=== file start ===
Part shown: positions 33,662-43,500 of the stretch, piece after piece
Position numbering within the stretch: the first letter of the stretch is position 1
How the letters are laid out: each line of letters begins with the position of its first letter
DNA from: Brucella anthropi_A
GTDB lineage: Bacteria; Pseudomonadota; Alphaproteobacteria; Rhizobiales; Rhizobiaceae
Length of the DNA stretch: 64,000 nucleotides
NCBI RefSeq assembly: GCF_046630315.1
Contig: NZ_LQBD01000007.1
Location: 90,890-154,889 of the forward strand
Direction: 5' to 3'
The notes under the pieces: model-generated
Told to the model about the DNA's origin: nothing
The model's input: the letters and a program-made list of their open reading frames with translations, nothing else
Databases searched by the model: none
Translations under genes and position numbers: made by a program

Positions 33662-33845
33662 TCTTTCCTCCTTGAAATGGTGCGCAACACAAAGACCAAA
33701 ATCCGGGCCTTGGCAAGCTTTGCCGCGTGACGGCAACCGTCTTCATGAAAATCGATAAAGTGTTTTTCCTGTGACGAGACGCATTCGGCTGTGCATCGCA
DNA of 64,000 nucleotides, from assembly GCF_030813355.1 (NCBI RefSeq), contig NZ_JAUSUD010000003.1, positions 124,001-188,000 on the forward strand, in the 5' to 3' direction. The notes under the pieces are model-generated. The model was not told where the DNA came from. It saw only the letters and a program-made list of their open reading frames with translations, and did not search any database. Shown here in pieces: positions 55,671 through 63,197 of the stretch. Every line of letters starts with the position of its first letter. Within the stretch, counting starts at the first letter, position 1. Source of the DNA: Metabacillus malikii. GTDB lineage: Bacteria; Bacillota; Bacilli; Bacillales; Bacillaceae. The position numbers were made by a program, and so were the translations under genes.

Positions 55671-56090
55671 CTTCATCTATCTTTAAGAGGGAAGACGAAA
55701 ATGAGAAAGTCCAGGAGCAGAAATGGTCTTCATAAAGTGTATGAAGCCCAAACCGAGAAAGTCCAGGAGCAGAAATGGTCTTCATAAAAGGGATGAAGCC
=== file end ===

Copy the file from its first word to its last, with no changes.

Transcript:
Part shown: positions 33,662-43,500 of the stretch, piece after piece
Position numbering within the stretch: the first letter of the stretch is position 1
How the letters are laid out: each line of letters begins with the position of its first letter
DNA from: Brucella anthropi_A
GTDB lineage: Bacteria; Pseudomonadota; Alphaproteobacteria; Rhizobiales; Rhizobiaceae
Length of the DNA stretch: 64,000 nucleotides
NCBI RefSeq assembly: GCF_046630315.1
Contig: NZ_LQBD01000007.1
Location: 90,890-154,889 of the forward strand
Direction: 5' to 3'
The notes under the pieces: model-generated
Told to the model about the DNA's origin: nothing
The model's input: the letters and a program-made list of their open reading frames with translations, nothing else
Databases searched by the model: none
Translations under genes and position numbers: made by a program

Positions 33662-33845
33662 TCTTTCCTCCTTGAAATGGTGCGCAACACAAAGACCAAA
33701 ATCCGGGCCTTGGCAAGCTTTGCCGCGTGACGGCAACCGTCTTCATGAAAATCGATAAAGTGTTTTTCCTGTGACGAGACGCATTCGGCTGTGCATCGCA
DNA of 64,000 nucleotides, from assembly GCF_030813355.1 (NCBI RefSeq), contig NZ_JAUSUD010000003.1, positions 124,001-188,000 on the forward strand, in the 5' to 3' direction. The notes under the pieces are model-generated. The model was not told where the DNA came from. It saw only the letters and a program-made list of their open reading frames with translations, and did not search any database. Shown here in pieces: positions 55,671 through 63,197 of the stretch. Every line of letters starts with the position of its first letter. Within the stretch, counting starts at the first letter, position 1. Source of the DNA: Metabacillus malikii. GTDB lineage: Bacteria; Bacillota; Bacilli; Bacillales; Bacillaceae. The position numbers were made by a program, and so were the translations under genes.

Positions 55671-56090
55671 CTTCATCTATCTTTAAGAGGGAAGACGAAA
55701 ATGAGAAAGTCCAGGAGCAGAAATGGTCTTCATAAAGTGTATGAAGCCCAAACCGAGAAAGTCCAGGAGCAGAAATGGTCTTCATAAAAGGGATGAAGCC